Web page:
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The recession was hard on me. In 2009 the banks foreclosed a few of my rental properties, than issuing me 1099C's to make the situation even worse. This made my tax liability enormous, as a result I didn't file taxes for a couple of years. I started receiving letters about my unpaid taxes from the government and my job. The accountant I hired in the past really didn't know much about 1099C,,s. That's when I searched the web and found Gary a life saver to say the least, he knew exactly what to do. If I would not have waited three years to file I would not have lost thousands for filing late. I wish I would have found him sooner, the fact that he does taxes in any state is a plus. I truly cant say enough positive things about my experience doing business with Gary. Thanks Again.

Officer D, NYPD

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CPA explains Residential Rental Property Depreciation | IRS Schedule E and Form 8825

residential rental property CPA explains depreciation

Most tax software handles residential rental property depreciation. But if you get uncomfortable preparing Schedule E or Form 8825, consider calling us at (910) 399-2705.

I’m a rental property CPA because some of my extended family owns residential rental property, so I stay on top of Schedule E and Form 8825 issues. We’ve got a virtual office to offer you service wherever you live.

What is Residential Property Depreciation?

Depreciation means you deduct the cost of your rental property over time on Schedule E or Form 8825. You can’t write it all off in the year of purchase. For the rental unit itself, the time frame is 27.5 years. But be aware that the residential rental property depreciation doesn’t include the land. Here’s an example:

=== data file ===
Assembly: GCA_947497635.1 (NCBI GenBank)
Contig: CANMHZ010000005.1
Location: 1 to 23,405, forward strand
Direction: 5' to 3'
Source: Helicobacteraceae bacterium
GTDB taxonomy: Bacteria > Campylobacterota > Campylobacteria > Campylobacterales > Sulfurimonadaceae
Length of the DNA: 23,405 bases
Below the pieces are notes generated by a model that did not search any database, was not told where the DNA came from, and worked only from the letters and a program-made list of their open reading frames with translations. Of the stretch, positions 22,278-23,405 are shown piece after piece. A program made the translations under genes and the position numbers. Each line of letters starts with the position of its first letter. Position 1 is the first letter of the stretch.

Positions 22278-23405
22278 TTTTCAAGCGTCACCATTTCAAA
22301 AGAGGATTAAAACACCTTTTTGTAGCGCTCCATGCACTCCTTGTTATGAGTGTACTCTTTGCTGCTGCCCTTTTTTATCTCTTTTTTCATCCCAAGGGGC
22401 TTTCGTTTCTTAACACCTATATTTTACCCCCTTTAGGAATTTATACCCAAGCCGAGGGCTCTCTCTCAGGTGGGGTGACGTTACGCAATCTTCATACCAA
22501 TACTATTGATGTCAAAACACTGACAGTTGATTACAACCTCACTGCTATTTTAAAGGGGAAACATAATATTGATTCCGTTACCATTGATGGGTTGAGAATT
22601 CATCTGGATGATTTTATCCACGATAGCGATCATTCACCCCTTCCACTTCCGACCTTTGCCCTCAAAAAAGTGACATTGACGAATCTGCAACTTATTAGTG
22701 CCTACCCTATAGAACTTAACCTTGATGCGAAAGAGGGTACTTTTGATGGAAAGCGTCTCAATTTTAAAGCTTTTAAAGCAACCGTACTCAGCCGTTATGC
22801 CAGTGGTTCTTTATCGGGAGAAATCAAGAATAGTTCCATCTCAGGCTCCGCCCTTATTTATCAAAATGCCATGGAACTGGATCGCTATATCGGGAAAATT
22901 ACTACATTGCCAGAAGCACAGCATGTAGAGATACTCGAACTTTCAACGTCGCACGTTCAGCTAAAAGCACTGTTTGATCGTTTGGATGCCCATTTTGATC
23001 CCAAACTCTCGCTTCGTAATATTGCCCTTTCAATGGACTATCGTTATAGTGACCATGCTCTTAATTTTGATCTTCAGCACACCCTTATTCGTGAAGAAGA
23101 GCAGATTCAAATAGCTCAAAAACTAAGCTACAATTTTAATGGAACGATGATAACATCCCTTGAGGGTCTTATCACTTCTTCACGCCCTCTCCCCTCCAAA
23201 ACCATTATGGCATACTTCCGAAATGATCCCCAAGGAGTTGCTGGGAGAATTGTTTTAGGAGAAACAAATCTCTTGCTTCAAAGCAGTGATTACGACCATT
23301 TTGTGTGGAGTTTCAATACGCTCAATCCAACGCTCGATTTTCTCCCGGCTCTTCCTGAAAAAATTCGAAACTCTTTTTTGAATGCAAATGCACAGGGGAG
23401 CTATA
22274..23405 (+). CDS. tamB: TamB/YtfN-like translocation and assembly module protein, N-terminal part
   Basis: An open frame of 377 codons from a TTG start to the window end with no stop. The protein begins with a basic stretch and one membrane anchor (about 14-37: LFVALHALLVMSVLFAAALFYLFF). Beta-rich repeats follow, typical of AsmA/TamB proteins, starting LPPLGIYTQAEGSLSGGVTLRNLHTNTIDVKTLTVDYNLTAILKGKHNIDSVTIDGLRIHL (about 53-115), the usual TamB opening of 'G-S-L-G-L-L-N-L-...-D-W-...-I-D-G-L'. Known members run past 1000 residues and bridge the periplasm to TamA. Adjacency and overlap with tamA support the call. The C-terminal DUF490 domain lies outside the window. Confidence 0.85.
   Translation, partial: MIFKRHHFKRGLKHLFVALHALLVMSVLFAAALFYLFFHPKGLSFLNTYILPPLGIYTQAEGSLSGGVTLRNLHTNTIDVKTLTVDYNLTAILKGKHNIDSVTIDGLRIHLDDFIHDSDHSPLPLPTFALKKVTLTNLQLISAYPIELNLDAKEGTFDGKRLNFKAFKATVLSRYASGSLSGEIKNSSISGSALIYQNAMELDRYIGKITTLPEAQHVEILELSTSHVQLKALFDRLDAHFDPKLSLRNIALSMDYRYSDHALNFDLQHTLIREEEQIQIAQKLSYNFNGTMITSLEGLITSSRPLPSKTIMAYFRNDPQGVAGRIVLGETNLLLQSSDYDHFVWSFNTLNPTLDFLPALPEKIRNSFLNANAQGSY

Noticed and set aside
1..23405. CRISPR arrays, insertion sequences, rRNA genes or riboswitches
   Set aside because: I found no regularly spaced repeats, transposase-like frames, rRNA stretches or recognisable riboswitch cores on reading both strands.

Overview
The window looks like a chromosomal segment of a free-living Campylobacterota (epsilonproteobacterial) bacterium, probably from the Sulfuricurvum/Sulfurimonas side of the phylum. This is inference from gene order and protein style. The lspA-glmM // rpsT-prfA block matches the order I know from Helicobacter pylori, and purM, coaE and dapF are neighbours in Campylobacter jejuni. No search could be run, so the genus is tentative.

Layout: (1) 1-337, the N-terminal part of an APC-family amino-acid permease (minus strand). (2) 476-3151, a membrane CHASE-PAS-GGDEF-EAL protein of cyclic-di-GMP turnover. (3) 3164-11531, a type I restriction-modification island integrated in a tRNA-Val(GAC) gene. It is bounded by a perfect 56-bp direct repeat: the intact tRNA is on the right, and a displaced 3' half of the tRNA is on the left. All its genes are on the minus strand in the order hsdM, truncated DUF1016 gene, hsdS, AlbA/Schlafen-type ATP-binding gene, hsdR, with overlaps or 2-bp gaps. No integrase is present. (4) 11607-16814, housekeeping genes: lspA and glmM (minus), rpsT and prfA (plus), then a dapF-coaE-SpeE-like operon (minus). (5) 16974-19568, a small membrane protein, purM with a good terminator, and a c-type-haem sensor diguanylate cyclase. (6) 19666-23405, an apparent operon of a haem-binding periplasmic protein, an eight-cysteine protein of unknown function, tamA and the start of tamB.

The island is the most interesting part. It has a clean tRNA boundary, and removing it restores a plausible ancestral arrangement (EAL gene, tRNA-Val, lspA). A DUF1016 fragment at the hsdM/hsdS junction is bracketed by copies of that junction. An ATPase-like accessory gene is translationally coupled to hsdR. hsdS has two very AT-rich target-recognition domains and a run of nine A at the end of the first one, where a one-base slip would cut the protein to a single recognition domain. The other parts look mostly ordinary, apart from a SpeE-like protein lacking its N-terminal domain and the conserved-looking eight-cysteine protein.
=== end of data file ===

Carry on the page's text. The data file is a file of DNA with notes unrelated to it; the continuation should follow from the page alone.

• On July 1st, 2013 you buy a residential rental property for $200,000.
  • The land is worth $50,000. It’s best to have some basis for what the land is worth. Depreciating the land would be trouble if you’re ever audited.
  • So, the house itself is worth $150,000 (200,000 – 50,000).
  • Depreciation is $5,456 per year (150,000 / 27.5).
  • You can deduct $2,727 (5,456 / 2) of rental property depreciation on your 2013 Schedule E or Form 8825.

Your Residential Rental Property usually has multiple assets being depreciated

Let’s say you buy a new stove for the rental above on October 1st, 2013 for $300. The IRS allows you to write the $300 over five years. So you’d deduct $15 of depreciation for the stove on your 2013 Schedule E or Form 8825. ($300 / 5 = $60 per year x ¼ year = $15).

Residential Rental Property can come back to bite you

The IRS makes you recapture the depreciation when you sell the rental property.

  • You sell the above rental property for $190,000 on July 1st, 2015, including the stove.
  • It looks like you lost $10,000 (200,000 – 190,000).
  • But you have to recapture the depreciation.
  • That’s $10,909 for the rental property house. ($5,456 x 2 years).
  • And $105 of depreciation for the stove.
  • You have a $1,104 gain for the sale of your residential rental property (200,000 – $190,000 +11,104 = $1,104).

Self-preparing Form Schedule E or Form 8825?

Most tax software handles simple to moderate residential rental property tax issues well. Don’t have the national chains prepare Schedule E or Form 8825 – do it yourself with tax software or give us a call at (910) 399-2705.

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